Over time, the bacteria will calcify into a material called calculus (tartar). The calculus is very porous giving a safe haven to new bacteria, so even if flossing is started, it will not clean away the bacteria residing in the tartar. Scaling will remove these deposits from the teeth.

Root planing will smooth the roots and remove diseased cementum (the live covering on the root surface). Scaling and root planing will allow the body to heal the gums and give someone a fresh start. However, the disease will return if the daily home care is not done.

Gum Disease and Heart Disease

It is becoming more and more apparent that there’s is a link between gum disease and heart disease. The link appears to have to do with inflammation. Chronic diseases such as diabetes, cardiovascular disease, Alzheimer’s disease and periodontal (gum) disease all have an inflammatory component. The general feeling at this time is that inflammatory components of gum disease can worsen plaque buildup in the arteries leading to the heart. The plaque buildup narrows the inside of those arteries, thus, restricting the blood flow.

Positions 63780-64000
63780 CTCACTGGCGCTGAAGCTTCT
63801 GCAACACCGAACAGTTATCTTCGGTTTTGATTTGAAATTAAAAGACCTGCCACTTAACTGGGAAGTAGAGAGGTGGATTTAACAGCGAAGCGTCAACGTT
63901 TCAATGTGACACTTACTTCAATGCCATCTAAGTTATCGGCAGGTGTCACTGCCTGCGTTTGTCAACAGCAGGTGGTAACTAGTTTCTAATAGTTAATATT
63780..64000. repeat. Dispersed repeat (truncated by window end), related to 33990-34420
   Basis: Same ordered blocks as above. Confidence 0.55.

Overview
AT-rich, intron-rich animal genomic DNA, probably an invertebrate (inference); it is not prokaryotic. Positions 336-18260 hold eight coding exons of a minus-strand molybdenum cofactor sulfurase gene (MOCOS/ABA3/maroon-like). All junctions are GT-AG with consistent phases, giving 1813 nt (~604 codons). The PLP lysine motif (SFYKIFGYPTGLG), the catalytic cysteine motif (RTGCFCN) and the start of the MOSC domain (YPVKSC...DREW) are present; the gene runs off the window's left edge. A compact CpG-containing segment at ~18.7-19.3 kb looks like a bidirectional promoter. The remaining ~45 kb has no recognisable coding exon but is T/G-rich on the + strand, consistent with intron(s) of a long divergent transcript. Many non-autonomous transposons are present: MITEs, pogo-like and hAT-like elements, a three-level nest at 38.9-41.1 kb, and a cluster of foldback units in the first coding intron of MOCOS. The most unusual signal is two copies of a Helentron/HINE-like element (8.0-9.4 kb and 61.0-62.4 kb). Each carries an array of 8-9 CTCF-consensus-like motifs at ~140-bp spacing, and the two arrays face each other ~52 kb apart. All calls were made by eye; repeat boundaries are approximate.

Another theory is that bacteria that is present in periodontal (gum) pockets gets into the blood stream and attaches to the coronary arterial plaques. This theory says that that could contribute to clot formation. Studies have shown that people with periodontal disease are more than twice as likely to have coronary artery disease.

Even though theses theories haven’t been thoroughly proven, it is still a good idea to make sure that you are free of gum disease. A thorough periodontal exam by a dentist is necessary to be certain that gum disease is not present. This is because symptoms are not usually present until the later stages of the disease when irreversible bone damage occurs and the teeth start loosening.